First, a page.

Recently, a post touting Numba was published. However, the example - a for loop - is unconvincing.

The example:

def monotonically_increasing(a): max_value = 0 for i in range(len(a)): if a[i] > max_value: max_value = a[i] a[i] = max_value

This converts an array such as

[1, 2, 1, 3, 3, 5, 4, 6]


[1, 2, 2, 3, 3, 5, 5, 6]

The code above will be hopelessly slow. To see what we're up against, consider the problem in R: since Python (like R) is dynamically typed, < needs to pick an implementation with every iteration. This overhead is avoided when using vector operations instead of element-wise operations; in J the type is associated with an array and we need not extract an element, viz.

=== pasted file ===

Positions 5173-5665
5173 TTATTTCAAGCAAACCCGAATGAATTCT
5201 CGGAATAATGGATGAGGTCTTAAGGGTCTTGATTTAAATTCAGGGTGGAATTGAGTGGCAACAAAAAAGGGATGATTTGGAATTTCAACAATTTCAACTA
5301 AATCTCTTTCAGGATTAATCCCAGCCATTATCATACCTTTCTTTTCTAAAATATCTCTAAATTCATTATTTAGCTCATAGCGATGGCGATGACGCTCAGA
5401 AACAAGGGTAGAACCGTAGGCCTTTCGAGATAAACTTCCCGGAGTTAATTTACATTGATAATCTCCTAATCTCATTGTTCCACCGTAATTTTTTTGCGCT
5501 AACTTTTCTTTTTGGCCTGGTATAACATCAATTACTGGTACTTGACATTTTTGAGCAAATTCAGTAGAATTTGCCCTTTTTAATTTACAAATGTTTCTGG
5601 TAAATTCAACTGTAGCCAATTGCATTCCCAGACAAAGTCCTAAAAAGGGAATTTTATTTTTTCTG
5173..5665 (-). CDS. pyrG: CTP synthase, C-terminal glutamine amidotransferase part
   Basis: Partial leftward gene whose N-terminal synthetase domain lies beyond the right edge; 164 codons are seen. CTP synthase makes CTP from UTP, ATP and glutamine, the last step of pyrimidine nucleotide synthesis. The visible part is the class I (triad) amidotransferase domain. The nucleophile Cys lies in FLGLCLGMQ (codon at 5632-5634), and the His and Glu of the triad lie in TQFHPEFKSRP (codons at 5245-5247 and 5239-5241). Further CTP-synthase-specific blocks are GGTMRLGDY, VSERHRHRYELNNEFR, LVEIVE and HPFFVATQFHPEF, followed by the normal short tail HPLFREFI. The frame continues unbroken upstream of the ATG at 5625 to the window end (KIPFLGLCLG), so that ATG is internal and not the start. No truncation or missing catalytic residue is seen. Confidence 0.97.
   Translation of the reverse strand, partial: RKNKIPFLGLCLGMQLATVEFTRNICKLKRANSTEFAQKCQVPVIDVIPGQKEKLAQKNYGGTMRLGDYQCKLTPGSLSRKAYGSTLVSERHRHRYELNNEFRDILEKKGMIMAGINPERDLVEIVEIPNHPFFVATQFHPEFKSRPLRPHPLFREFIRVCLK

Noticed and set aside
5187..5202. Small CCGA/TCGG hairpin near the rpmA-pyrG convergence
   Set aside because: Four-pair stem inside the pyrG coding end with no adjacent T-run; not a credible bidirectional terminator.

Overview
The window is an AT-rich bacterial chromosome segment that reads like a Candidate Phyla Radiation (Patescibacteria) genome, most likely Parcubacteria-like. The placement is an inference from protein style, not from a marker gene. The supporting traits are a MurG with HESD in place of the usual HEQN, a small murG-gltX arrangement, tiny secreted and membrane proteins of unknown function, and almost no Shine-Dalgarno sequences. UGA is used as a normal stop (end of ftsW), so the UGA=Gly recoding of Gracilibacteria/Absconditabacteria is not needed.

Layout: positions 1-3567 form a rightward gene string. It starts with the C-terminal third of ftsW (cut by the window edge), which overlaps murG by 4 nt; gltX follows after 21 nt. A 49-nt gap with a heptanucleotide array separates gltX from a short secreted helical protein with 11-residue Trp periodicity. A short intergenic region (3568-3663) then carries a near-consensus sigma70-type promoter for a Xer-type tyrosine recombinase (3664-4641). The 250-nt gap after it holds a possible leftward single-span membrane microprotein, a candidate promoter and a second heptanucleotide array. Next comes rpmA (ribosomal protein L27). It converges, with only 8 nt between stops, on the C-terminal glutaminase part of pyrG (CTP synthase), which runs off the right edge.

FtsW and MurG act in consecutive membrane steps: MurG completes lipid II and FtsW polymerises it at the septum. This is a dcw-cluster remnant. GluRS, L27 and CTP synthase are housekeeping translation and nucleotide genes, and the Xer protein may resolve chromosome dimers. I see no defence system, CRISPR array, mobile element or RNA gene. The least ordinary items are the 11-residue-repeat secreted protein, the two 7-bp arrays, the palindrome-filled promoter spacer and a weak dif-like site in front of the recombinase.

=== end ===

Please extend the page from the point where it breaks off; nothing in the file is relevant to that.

>. /\ 1 2 1 3 3 5 4 6

Language/Library Time
J (Linux) 30ms
J (Windows) 20ms
NumPy 24 ms
BQN 6 ms
Apple 37 ms
Python 1.32 s
Numba 170 ms

I'm not really sure what Numba does under the hood, nor what it would take to perform as well as J. I don't really see the point though: >. /\ is far more concise than monotonically_increasing anyway. Numba does in fact allow us to write for-loops instead of dropping down to a low-level language, but we can get even better performance with clearer code via scans.

In general, one should avoid for loops when working with arrays.